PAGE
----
Not at all vintage were the two excellent crudos from the restaurant’s raw bar. The Gulf tuna was diced and served atop a puree of caramelized onion, lemon zest, and olive oil; the fluke was sliced and given a sweet treatment with juice from seasonal fruits (Texas peaches on my visit) balanced with tart pickled blueberries and a little lime zest. Says Fojtasek, “I like having something modern that we change around. It keeps the staff interested.” They can do a lot more of that, as far as I’m concerned. 

Desserts at Maie Day are predictably big and brash, such as the mountainous slice of chocolate cake capped with caramel icing and coffee-tinged Chantilly cream; alongside were ripe raspberries and a benne seed crisp. The very sweet cookie selection, presented on a fancy tiered server, looked as if it had been designed for a children’s birthday party; the shortbread, chocolate-cherry, and sugar cookies tasted fine, but I longed for just one that was crisp and light. My favorite dessert was the satiny brûléed ricotta cheesecake. Like the chocolate cake, it came with a ton of extras (blueberry compote, sunflower seed–oat crumble, lime-mint granita), but I liked it best without them.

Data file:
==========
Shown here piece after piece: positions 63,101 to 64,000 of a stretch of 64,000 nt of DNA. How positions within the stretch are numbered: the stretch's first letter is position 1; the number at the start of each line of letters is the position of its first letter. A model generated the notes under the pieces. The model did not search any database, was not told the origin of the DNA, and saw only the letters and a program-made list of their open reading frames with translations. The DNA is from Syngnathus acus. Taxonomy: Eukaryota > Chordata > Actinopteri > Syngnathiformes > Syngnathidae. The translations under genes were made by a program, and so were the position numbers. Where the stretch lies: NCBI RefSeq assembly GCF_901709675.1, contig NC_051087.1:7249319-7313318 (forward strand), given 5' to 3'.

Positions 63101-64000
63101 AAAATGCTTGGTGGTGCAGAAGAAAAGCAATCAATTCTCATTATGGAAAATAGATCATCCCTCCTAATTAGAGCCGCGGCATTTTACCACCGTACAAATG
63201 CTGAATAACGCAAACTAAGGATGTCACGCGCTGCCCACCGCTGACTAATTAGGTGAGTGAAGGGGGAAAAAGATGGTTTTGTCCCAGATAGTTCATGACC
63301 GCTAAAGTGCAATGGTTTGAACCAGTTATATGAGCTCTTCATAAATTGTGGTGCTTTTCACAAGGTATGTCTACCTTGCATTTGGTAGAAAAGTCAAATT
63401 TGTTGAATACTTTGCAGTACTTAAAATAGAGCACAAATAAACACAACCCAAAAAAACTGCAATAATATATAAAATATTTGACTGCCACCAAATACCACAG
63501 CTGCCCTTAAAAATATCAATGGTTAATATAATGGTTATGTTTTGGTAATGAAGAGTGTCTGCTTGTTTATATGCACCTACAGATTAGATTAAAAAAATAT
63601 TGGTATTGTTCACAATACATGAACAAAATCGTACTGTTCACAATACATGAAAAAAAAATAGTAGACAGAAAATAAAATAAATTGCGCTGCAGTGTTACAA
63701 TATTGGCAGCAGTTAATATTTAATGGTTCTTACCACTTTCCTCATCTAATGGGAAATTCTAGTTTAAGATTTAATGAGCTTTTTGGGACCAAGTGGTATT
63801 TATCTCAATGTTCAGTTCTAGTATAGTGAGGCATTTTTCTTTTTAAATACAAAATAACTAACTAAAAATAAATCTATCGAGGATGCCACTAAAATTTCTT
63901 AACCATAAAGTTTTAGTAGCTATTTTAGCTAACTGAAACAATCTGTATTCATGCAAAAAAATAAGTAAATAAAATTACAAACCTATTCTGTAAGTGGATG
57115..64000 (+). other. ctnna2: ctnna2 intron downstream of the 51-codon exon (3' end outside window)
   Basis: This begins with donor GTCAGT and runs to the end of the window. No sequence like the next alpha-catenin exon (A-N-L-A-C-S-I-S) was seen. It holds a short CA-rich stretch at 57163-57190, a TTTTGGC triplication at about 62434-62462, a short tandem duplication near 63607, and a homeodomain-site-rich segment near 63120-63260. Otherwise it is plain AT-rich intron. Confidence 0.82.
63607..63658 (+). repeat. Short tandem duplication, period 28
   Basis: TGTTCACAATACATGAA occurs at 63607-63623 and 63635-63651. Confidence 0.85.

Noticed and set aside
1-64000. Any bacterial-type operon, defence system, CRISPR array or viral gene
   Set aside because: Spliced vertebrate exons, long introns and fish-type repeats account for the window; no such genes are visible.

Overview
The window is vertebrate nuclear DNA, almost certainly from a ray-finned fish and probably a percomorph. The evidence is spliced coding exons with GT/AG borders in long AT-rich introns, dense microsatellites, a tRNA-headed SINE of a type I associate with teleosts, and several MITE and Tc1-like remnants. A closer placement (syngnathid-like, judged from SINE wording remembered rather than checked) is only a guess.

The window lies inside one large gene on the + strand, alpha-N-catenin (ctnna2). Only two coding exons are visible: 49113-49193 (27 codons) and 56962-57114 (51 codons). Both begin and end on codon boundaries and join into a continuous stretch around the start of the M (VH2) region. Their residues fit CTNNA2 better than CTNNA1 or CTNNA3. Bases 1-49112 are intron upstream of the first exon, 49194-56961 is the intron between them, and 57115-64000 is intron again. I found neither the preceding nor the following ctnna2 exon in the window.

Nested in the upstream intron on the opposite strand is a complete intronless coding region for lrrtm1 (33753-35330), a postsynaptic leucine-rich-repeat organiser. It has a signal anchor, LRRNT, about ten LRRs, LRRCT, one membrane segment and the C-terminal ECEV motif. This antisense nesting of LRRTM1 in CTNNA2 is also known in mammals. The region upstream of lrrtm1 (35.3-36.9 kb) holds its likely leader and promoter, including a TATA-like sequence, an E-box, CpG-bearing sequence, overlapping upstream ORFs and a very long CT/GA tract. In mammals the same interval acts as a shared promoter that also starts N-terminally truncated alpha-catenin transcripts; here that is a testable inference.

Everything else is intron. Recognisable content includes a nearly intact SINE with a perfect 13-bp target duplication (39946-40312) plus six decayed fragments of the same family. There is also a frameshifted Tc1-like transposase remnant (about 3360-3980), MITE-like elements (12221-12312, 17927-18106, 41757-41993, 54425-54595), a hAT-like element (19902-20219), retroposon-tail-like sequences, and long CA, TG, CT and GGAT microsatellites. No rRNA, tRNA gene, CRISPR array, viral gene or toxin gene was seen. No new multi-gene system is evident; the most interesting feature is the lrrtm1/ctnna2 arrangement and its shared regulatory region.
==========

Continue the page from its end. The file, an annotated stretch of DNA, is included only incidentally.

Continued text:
In the vast world of red-meat emporiums, Maie Day is a deliberate outlier and a breath of fresh air. It’s a steakhouse that doesn’t fit the stuffy special-occasion model. It feels like a place where you can walk in off the street for a drink and then decide to stay for a ribeye or a selection of snacky bites. In other words, it’s fun and it’s relaxed, and given the news these days, who couldn’t use more of both?

Maie Day
1603 S. Congress Ave, Austin
D Tue–Sun.
Opened May 1, 2022

This article originally appeared in the October 2022 of Texas Monthly with the headline “South by South Congress.” Subscribe today.